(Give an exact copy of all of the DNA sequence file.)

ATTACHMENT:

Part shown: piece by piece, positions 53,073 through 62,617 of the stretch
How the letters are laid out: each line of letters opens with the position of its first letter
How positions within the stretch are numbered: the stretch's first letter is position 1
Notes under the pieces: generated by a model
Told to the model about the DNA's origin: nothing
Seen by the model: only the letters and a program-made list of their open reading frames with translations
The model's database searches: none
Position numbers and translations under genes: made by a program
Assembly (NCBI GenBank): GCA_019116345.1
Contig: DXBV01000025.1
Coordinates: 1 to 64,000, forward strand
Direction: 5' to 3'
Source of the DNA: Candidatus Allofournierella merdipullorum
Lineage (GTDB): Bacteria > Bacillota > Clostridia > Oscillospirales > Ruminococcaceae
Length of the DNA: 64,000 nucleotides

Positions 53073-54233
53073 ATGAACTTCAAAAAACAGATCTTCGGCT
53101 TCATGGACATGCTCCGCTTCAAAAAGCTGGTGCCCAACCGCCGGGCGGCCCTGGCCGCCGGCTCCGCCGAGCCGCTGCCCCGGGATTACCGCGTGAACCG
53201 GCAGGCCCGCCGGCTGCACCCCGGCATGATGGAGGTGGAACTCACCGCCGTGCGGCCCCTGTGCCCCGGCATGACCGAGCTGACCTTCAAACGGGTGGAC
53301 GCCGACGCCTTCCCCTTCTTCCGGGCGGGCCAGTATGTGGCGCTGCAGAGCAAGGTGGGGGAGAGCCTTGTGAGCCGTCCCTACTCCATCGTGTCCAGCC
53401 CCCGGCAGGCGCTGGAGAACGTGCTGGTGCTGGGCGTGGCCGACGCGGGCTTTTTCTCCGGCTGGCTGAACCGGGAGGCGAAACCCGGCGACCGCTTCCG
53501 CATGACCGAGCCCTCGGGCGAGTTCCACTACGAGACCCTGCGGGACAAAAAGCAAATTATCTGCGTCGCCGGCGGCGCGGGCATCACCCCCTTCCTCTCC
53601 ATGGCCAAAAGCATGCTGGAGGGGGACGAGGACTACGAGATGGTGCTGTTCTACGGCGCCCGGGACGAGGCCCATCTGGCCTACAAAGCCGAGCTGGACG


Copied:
Part shown: piece by piece, positions 53,073 through 62,617 of the stretch
How the letters are laid out: each line of letters opens with the position of its first letter
How positions within the stretch are numbered: the stretch's first letter is position 1
Notes under the pieces: generated by a model
Told to the model about the DNA's origin: nothing
Seen by the model: only the letters and a program-made list of their open reading frames with translations
The model's database searches: none
Position numbers and translations under genes: made by a program
Assembly (NCBI GenBank): GCA_019116345.1
Contig: DXBV01000025.1
Coordinates: 1 to 64,000, forward strand
Direction: 5' to 3'
Source of the DNA: Candidatus Allofournierella merdipullorum
Lineage (GTDB): Bacteria > Bacillota > Clostridia > Oscillospirales > Ruminococcaceae
Length of the DNA: 64,000 nucleotides

Positions 53073-54233
53073 ATGAACTTCAAAAAACAGATCTTCGGCT
53101 TCATGGACATGCTCCGCTTCAAAAAGCTGGTGCCCAACCGCCGGGCGGCCCTGGCCGCCGGCTCCGCCGAGCCGCTGCCCCGGGATTACCGCGTGAACCG
53201 GCAGGCCCGCCGGCTGCACCCCGGCATGATGGAGGTGGAACTCACCGCCGTGCGGCCCCTGTGCCCCGGCATGACCGAGCTGACCTTCAAACGGGTGGAC
53301 GCCGACGCCTTCCCCTTCTTCCGGGCGGGCCAGTATGTGGCGCTGCAGAGCAAGGTGGGGGAGAGCCTTGTGAGCCGTCCCTACTCCATCGTGTCCAGCC
53401 CCCGGCAGGCGCTGGAGAACGTGCTGGTGCTGGGCGTGGCCGACGCGGGCTTTTTCTCCGGCTGGCTGAACCGGGAGGCGAAACCCGGCGACCGCTTCCG
53501 CATGACCGAGCCCTCGGGCGAGTTCCACTACGAGACCCTGCGGGACAAAAAGCAAATTATCTGCGTCGCCGGCGGCGCGGGCATCACCCCCTTCCTCTCC
53601 ATGGCCAAAAGCATGCTGGAGGGGGACGAGGACTACGAGATGGTGCTGTTCTACGGCGCCCGGGACGAGGCCCATCTGGCCTACAAAGCCGAGCTGGACG